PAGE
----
Other forms of nonmonogamous relationships are discussed at Forms of nonmonogamy.

Benefits of polygamy

Philip Kilbride, an American anthropologist, in his book, Plural Marriage for our Time, proposes polygamy as a solution to some of the ills of the American society at large. He argues that plural marriage may serve as a potential alternative for divorce in many cases in order to obviate the damaging impact of divorce on many children. He maintains that many divorces are caused by the rampant extramarital affairs in the American society. According to Kilbride, ending an extramarital affair in a polygamous marriage, rather than in a divorce, is better for the children, "Children would be better served if family augmentation rather than only separation and dissolution were seen as options." Moreover, he suggests that other groups will also benefit from plural marriage such as: elderly women who face a chronic shortage of men.

Polygamy worldwide

According to the Ethnographic Atlas Codebook, of the 1231 societies noted, 186 were monogamous. 453 had occasional polygyny, 588 had more frequent polygyny, and 4 had polyandry.

Patterns of occurrence

At the same time, even within societies which allow polygyny, the actual practice of polygyny occurs relatively rarely. There are exceptions: in Senegal, for example, nearly 47 percent of marriages are multiple. To take on more than one wife often requires considerable resources: this may put polygamy beyond the means of the vast majority of people within those societies. Such appears the case in many traditional Islamic societies, and in Imperial China.

Within polygynous societies, multiple wives often become a status symbol denoting wealth and power. Similarly, within societies which formally prohibit polygamy, social opinion may look favorably on persons maintaining mistresses or engaging in serial monogamy.

Some observers detect a social preference for polygyny in disease-prone (especially tropical) climates, and speculate that (from a potential mother's viewpoint) perceived quality of paternal genes may favour the practice there. The countervailing situation allegedly prevails in harsher climates, where (once again from a potential mother's viewpoint) reliable paternal care as exhibited in monogamous pair-bonding outweighs the importance of paternal genes.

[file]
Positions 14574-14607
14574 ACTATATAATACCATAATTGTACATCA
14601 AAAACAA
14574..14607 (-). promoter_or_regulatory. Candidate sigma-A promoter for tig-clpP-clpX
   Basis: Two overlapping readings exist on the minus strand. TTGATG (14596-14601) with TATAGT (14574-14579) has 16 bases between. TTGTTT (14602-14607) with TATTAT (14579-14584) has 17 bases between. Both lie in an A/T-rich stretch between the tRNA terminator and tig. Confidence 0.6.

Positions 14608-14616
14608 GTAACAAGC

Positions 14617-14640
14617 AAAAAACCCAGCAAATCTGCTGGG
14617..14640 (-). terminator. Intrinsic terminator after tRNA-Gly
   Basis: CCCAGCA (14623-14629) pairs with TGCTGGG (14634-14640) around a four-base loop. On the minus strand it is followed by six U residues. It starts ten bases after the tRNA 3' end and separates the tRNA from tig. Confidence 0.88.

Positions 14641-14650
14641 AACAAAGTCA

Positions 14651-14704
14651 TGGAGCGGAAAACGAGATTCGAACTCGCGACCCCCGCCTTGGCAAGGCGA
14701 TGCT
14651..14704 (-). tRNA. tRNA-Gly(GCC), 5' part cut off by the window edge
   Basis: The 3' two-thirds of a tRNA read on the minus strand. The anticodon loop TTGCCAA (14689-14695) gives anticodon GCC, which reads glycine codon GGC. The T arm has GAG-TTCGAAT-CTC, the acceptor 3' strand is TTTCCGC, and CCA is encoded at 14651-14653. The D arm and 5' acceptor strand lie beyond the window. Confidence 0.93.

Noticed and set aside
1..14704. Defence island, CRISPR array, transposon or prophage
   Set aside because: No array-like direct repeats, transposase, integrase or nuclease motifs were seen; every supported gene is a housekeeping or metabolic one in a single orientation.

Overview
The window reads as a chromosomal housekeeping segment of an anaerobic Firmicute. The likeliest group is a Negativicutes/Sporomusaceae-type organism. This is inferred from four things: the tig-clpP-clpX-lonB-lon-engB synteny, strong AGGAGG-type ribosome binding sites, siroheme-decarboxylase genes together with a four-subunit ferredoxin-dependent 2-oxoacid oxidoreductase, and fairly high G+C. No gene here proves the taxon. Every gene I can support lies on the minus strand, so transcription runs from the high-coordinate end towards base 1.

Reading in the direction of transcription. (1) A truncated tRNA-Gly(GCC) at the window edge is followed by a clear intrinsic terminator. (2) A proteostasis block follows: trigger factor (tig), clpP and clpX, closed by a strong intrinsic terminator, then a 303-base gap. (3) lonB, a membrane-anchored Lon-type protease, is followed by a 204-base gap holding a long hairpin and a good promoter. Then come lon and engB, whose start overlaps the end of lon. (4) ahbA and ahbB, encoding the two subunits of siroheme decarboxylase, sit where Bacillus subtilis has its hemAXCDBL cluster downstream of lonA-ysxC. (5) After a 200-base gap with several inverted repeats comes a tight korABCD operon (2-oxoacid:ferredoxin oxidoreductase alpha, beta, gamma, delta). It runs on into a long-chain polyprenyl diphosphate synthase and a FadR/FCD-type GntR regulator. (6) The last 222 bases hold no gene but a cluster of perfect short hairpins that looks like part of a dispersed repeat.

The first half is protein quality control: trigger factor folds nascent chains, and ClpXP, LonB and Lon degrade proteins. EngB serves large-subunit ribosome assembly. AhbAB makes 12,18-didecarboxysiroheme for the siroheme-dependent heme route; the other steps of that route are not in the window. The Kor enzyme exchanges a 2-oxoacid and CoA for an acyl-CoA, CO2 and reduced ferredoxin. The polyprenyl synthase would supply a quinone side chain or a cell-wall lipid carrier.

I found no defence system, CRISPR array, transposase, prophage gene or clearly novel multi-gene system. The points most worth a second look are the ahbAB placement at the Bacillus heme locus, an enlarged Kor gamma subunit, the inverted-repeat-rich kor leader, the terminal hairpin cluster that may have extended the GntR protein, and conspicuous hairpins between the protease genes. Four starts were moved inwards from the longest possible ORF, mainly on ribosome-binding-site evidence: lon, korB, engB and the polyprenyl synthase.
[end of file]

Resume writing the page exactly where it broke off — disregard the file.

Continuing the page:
Polygamy in African societies

Polygamy existed all over Africa as an aspect of culture or/and religion (mainly Islam). Plural marriages have been more common than not in the history of Africa. Many African societies saw children as a form of wealth thus the more children a family had the more powerful it was. Thus polygamy was part of empire building. It was only during the colonial era that plural marriage was perceived as taboo. Esther Stanford, an African-focused lawyer, states that this decline was encouraged because the issues of property ownership conflicted with European colonial interest.

South Africa and Sudan

Polygamy is encouraged in states such as Sudan, and is very common in West Africa (Muslim and traditionalist). In South Africa traditionalist Christian commonly practise polygamy. The leader of the ANC, Jacob Zuma is also openly in favor of plural marriages, being married to numerous wives himself. The wives live in small houses in a circle around the master compound.

Polygamy in Chinese culture

Since the Han Dynasty, technically, Chinese men could have only one wife. However, throughout the thousands of years of Chinese history, it was common for rich Chinese men to have a wife and various concubines. Polygyny is a by-product of the tradition of emphasis on procreation and the continuity of the father's family name. Before the establishment of the People's Republic of China, it was lawful to have a wife and multiple concubines within Chinese marriage. An emperor, government official or rich merchant could have up to hundreds of concubines after marrying his first wife, or tai-tai.

The Chinese culture of Confucianism and thus the practice of polygyny spread from China to the areas that are now Korea and Japan. Before the establishment of the modern democratic mode, Eastern countries permitted a similar practice of polygyny.

Situation in East Asia
After the Communist Revolution in 1949, polygamy was banned. This occurred via the Marriage Act of 1953.

In Mongolia, there has been discussion about legalizing polygamy to reduce the imbalance of the male and female population.